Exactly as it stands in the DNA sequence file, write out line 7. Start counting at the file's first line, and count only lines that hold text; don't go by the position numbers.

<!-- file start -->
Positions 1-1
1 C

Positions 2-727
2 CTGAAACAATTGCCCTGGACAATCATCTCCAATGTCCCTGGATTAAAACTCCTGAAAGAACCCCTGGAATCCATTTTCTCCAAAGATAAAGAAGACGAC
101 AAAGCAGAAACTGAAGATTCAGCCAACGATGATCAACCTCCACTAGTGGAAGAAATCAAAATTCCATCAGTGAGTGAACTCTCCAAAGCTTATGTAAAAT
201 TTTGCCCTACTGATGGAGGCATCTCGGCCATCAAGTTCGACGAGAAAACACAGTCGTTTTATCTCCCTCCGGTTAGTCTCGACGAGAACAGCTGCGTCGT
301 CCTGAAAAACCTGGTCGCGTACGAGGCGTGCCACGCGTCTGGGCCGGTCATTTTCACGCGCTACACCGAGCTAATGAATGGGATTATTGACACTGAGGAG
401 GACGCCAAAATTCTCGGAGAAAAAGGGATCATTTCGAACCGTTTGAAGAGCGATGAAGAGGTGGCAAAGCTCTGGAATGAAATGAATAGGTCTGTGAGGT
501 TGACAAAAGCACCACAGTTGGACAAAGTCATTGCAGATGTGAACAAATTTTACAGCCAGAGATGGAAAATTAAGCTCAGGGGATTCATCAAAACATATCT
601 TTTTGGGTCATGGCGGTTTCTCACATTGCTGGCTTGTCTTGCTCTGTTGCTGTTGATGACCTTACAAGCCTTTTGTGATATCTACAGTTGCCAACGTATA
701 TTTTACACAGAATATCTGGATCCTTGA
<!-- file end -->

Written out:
301 CCTGAAAAACCTGGTCGCGTACGAGGCGTGCCACGCGTCTGGGCCGGTCATTTTCACGCGCTACACCGAGCTAATGAATGGGATTATTGACACTGAGGAG